Workers in Iraq have launched a campaign to see their fundamental rights at work respected, and to be able to set up and to join free and independent trade unions. EI is encouraging all affiliates to support this momentum by calling on the new government to introduce labour laws that meet international standards.
Almost seven years after the fall of the Saddam’s regime, many laws remain in situ which render it impossible for Iraqi trade unions to organise and bargain on behalf of their members. For example, workers in the public sector cannot join unions, while some trade union assets have been frozen by the Government, whereas others have been vulnerable to attempted Government take over. Despite new laws being drafted they have been caught up in a complex web of political opposition. EI is clear that reform is needed because current laws undermine the contribution that democratic and independent trade unions can make to Iraq’s fledgling democracy. In spite of significant personal risk, workers and trade unionists across Iraq – from Basra to Iraqi Kurdistan – and it’s religious, political, ethnic and geographic divides, have come together to urge the government to reform the labour laws. Speaking in support of the Iraqi workers’ demands, EI General Secretary, Fred van Leeuwen, said: "Education International has passed a resolution urging the Iraqi authorities to guarantee the right of Iraqi teachers and workers to organise and bargain collectively. The Government has been very slow in responding and it is high time that it took action on these issues to restore trade union rights in Iraq." The campaign for labour law reforms has achieved early success as 85 Members of Parliament have signed the appeal, along with the then President of Iraq, Jalal Talabani, the Oil Minister and many community organisations and business leaders. The parliamentary drafting committee has also consulted with the campaign’s coordinating group, the National Labour Campaign Committee (NLCC), and MPs continue for the legislation to be debated in Parliament. However, in a stark reminder of why fair labour law standards are needed, a governmental committee set up to oversee trade union elections attempted to replace the legitimate leadership of the Iraqi Teacher’s Union (ITU) with its own stooges. This move was in clear violation of national court rulings, the Iraqi Constitution, and the ILO Convention on Freedom of Association. With a new government being formed at present the Iraqi trade unions want to raise the profile of the campaign to make it a top legislative priority. International solidarity is critical to achieve this.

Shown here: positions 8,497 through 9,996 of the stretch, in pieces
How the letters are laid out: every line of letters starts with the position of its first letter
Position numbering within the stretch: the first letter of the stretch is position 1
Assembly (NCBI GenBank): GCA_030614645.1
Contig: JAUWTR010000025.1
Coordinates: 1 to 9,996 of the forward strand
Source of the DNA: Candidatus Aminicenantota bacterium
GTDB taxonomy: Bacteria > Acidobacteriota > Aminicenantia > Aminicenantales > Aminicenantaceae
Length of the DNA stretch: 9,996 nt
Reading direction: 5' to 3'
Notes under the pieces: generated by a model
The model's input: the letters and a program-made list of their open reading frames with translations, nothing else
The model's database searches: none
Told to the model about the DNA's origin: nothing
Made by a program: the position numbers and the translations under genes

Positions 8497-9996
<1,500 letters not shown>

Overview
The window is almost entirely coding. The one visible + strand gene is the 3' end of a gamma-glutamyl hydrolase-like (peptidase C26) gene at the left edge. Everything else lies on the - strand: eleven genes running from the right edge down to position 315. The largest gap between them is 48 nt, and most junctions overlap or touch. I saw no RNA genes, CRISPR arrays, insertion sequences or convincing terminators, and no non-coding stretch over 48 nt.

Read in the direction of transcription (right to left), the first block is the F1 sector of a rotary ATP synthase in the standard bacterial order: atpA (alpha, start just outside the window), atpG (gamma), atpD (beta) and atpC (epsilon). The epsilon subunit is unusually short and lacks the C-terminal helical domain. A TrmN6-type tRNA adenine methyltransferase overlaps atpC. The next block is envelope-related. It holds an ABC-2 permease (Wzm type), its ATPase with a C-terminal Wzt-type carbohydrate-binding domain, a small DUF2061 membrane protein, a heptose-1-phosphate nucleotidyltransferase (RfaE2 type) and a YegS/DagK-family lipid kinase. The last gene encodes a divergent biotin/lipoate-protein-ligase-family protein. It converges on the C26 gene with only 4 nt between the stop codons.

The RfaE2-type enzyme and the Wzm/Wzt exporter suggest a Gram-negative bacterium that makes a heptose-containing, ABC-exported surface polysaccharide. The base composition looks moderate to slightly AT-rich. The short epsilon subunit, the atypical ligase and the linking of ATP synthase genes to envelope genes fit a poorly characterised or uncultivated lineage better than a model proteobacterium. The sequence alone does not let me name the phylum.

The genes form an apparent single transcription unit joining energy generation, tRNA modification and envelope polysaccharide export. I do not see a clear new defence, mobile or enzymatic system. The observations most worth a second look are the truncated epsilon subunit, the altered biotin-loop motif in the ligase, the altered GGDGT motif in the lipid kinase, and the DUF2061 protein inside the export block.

As one campaigner, Hashmeya Muhsin, from the Electricity Workers’ Union in Basra stated: “International solidarity matters in such a campaign. We need it to pressure the Iraqi government to legislate a new, fair and just labour law.” EI encourages all affiliates to show support by signing the international call for a fair and just labour law: http://www.iraqitradeunions.org/cgi-bin/campaign1.cgi